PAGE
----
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Name: Steve
Gender: Male
Hometown: Florida
Home country: US
Current location: US
Member since: Sat Oct 16, 2004, 01:04 PM
Number of posts: 27,350

Journal Archives

this happened to me and I'm NOT recommending you do this....

I was in Fort Lauderdale many years ago, at 3 AM. I didn't have enough money for a hotel room of any kind, and I had a young lady with me (long story). I went to two hotels and asked politely for a break. Of course, they had to say no. I didn't want us sleeping in the car or outside.

The third hotel I went to, the front desk clerk was a devout Christian lady. She took pity on us and gave us a room for free, but made me promise to repay her ASAP, which I readily agreed to and even suggested upfront. The room cost $85 I think. As soon as I got back home to my checkbook, I mailed her a check and thanked her profusely.

There are some really wonderful people in the world, as this front desk clerk was. She had the money to pay for it, which I'm sure many (if not most) desk clerks do not. If she had refused us (which I expected), we would have had to bite the bullet and sleep in the car.

1918 SCOTUS: Hammer v. Dagenhart 247 U.S. 251, Child labor is A-OK with us (sarcasm)


Hammer v. Dagenhart, 247 U.S. 251 (1918), was a United States Supreme Court decision involving the power of Congress to enact child labor laws. The Court held regulation of child labor in purely internal (to a single state) manufacturing, the products of which may never enter interstate commerce, to be beyond the power of Congress, distinguishing the Lottery line of cases, which concerned Congressional regulation of harms (e.g. interstate sale of lottery tickets) that required the use of interstate commerce.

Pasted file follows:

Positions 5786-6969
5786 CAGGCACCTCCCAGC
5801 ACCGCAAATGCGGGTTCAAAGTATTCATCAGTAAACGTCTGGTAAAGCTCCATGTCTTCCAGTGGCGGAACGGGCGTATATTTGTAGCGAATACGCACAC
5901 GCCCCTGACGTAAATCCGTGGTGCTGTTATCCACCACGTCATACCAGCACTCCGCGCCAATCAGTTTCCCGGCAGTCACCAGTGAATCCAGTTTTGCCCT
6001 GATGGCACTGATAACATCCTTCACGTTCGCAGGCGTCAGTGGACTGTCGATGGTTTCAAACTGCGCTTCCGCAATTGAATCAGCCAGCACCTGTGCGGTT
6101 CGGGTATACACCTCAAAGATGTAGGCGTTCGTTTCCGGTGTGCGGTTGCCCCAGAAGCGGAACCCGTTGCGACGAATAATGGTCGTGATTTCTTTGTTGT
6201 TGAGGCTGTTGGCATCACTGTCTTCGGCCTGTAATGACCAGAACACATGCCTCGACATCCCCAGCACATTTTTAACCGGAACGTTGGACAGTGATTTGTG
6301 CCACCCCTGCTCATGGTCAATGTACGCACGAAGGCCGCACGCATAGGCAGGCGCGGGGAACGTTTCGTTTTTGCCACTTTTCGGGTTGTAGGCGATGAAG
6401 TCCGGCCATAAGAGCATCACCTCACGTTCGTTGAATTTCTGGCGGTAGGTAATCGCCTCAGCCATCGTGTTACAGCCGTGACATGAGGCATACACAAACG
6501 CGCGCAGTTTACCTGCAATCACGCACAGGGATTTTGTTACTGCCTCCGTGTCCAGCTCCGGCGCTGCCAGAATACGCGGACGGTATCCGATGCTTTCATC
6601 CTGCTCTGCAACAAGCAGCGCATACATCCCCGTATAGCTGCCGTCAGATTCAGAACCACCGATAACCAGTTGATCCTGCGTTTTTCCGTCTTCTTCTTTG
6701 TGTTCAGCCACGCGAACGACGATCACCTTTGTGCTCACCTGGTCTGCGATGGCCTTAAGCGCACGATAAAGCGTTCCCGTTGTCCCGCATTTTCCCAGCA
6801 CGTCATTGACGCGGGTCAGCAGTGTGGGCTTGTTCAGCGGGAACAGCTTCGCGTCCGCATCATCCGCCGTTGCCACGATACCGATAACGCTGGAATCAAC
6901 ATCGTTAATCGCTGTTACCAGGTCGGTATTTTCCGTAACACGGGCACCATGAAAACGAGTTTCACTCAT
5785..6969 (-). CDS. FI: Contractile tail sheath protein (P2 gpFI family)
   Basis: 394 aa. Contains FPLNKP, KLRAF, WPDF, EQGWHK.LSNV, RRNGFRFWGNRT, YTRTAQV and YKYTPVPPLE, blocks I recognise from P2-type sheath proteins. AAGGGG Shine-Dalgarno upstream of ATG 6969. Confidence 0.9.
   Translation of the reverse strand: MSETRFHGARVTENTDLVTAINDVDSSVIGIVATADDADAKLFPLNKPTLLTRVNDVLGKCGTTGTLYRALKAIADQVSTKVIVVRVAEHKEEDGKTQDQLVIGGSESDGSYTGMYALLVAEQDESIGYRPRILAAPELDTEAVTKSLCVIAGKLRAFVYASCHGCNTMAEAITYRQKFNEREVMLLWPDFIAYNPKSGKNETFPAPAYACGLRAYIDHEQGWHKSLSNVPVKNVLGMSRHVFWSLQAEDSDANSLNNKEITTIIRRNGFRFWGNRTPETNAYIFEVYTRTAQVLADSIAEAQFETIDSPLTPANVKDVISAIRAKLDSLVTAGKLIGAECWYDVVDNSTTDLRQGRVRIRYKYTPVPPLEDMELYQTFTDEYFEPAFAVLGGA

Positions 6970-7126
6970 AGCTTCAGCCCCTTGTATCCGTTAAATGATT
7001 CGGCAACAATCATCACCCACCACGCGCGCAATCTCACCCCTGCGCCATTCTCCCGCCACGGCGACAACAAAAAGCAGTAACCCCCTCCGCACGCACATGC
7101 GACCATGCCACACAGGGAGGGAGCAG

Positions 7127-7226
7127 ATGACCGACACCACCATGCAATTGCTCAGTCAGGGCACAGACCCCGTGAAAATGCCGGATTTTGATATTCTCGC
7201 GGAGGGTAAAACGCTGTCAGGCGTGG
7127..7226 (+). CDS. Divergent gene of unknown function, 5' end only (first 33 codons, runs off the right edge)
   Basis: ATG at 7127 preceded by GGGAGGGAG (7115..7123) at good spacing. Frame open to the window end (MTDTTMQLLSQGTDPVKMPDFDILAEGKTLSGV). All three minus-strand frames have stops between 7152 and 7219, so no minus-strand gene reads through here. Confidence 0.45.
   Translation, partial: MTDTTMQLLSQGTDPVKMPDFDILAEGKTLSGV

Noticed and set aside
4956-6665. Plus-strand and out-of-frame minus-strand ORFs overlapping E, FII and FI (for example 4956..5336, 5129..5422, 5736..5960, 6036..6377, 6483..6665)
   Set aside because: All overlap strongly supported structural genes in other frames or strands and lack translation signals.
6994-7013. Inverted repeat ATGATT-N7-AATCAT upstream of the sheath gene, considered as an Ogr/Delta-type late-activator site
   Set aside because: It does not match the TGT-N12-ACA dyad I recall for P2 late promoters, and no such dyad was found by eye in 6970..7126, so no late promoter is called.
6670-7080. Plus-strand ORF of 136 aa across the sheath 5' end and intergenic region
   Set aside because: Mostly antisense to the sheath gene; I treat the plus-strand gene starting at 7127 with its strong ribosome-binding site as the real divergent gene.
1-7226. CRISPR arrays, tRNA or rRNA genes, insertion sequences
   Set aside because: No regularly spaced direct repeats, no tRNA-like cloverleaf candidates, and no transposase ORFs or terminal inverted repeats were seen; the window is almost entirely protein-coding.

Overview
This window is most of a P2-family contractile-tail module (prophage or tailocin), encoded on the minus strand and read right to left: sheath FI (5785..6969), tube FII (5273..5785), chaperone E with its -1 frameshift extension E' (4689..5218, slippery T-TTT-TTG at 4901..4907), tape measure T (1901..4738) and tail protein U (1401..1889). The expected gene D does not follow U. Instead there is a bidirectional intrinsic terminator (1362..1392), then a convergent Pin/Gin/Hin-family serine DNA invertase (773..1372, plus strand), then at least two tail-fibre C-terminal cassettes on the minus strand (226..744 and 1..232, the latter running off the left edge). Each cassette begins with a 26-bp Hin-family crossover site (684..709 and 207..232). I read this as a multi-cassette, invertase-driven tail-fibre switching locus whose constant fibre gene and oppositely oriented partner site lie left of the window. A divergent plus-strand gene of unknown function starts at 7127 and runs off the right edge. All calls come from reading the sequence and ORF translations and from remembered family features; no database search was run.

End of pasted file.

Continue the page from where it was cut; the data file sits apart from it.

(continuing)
Justice Day, for the majority, said that Congress does not have the power to regulate commerce of goods that are manufactured by children, and that the Keating-Owen Act of 1916 was therefore unconstitutional. Drawing a distinction between the manufacture of goods and the regulation of certain goods themselves "inherently evil", the Court maintained that the issue did not concern the power to keep certain immoral products out of the stream of interstate commerce, distinguishing previous cases upholding Congress's power to control lottery schemes, prostitution, and liquor. The Court reasoned that, in those cases, the goods themselves were inherently immoral and thus open to congressional scrutiny. In this case, however, the issue at hand was the manufacture of cotton, a good whose use is not immoral. The Court further held that the manufacture of cotton did not in itself constitute interstate commerce. The Court recognized that disparate labor regulations placed the various states on unequal ground in terms of economic competitiveness, but it specifically stated that Congress could not address such inequality, for it was within the right of states to enact differing laws within the scope of their police powers:

It is further contended that the authority of Congress may be exerted to control interstate commerce in the shipment of childmade goods because of the effect of the circulation of such goods in other states where the evil of this class of labor has been recognized by local legislation, and the right to thus employ child labor has been more rigorously restrained than in the state of production. In other words, that the unfair competition, thus engendered, may be controlled by closing the channels of interstate commerce to manufacturers in those states where the local laws do not meet what Congress deems to be the more just standard of other states. The grant of power of Congress over the subject of interstate commerce was to enable it to regulate such commerce, and not to give it authority to control the states in their exercise of the police power over local trade and manufacture.

"The commerce clause was not intended to give to Congress a general authority to equalize such conditions," the court reasoned. The Court added that the federal government was "one of enumerated powers" and could not go beyond the boundary drawn by the 10th Amendment, which the Court misquotes by inserting the word "expressly":

In interpreting the Constitution, it must never be forgotten that the Nation is made up of States to which are entrusted the powers of local government. And to them and to the people the powers not expressly delegated to the National Government are reserved.